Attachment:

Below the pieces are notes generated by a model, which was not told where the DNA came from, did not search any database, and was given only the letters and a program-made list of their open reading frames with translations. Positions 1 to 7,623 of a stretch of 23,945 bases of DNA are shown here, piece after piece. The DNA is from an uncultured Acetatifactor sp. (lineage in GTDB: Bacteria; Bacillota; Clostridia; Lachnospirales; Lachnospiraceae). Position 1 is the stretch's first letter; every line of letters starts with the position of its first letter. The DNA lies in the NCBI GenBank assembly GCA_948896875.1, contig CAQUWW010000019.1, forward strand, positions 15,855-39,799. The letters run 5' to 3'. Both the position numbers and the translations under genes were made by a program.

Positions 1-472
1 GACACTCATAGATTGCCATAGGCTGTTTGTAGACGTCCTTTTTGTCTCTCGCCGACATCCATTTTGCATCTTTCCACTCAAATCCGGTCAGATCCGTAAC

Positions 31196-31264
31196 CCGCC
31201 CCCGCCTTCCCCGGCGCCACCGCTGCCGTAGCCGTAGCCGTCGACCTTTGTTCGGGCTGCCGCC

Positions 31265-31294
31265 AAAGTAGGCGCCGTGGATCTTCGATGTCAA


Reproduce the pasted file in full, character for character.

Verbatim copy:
Below the pieces are notes generated by a model, which was not told where the DNA came from, did not search any database, and was given only the letters and a program-made list of their open reading frames with translations. Positions 1 to 7,623 of a stretch of 23,945 bases of DNA are shown here, piece after piece. The DNA is from an uncultured Acetatifactor sp. (lineage in GTDB: Bacteria; Bacillota; Clostridia; Lachnospirales; Lachnospiraceae). Position 1 is the stretch's first letter; every line of letters starts with the position of its first letter. The DNA lies in the NCBI GenBank assembly GCA_948896875.1, contig CAQUWW010000019.1, forward strand, positions 15,855-39,799. The letters run 5' to 3'. Both the position numbers and the translations under genes were made by a program.

Positions 1-472
1 GACACTCATAGATTGCCATAGGCTGTTTGTAGACGTCCTTTTTGTCTCTCGCCGACATCCATTTTGCATCTTTCCACTCAAATCCGGTCAGATCCGTAAC

Positions 31196-31264
31196 CCGCC
31201 CCCGCCTTCCCCGGCGCCACCGCTGCCGTAGCCGTAGCCGTCGACCTTTGTTCGGGCTGCCGCC

Positions 31265-31294
31265 AAAGTAGGCGCCGTGGATCTTCGATGTCAA